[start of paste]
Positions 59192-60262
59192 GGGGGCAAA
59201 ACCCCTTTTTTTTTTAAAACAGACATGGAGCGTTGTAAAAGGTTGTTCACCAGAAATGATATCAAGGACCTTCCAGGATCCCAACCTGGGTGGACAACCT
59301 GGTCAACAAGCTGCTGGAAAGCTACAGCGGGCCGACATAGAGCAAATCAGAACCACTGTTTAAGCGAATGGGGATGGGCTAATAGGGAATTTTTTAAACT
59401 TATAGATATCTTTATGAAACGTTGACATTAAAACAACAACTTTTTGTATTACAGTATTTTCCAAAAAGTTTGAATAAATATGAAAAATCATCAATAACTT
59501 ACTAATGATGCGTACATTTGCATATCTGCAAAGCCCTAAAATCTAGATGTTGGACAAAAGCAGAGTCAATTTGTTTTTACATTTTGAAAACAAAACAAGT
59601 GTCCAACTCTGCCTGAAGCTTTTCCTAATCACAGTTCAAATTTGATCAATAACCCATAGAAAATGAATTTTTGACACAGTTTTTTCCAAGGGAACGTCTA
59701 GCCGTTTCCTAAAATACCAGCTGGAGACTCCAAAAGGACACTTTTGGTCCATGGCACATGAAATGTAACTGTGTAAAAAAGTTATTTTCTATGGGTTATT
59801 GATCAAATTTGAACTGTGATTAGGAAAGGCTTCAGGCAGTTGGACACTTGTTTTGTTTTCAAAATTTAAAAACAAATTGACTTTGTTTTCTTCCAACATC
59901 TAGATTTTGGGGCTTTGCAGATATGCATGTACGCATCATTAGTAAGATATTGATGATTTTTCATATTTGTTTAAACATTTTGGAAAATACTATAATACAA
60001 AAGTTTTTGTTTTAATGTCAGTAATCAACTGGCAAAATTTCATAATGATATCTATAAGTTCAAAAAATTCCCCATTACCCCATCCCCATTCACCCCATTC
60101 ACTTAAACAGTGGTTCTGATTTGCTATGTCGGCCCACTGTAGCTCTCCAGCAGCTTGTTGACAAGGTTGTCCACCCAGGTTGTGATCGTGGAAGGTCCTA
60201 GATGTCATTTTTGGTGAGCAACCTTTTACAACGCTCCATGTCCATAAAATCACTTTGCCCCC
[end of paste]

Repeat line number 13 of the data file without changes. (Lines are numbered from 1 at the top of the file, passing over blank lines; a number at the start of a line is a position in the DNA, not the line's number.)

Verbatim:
60201 GATGTCATTTTTGGTGAGCAACCTTTTACAACGCTCCATGTCCATAAAATCACTTTGCCCCC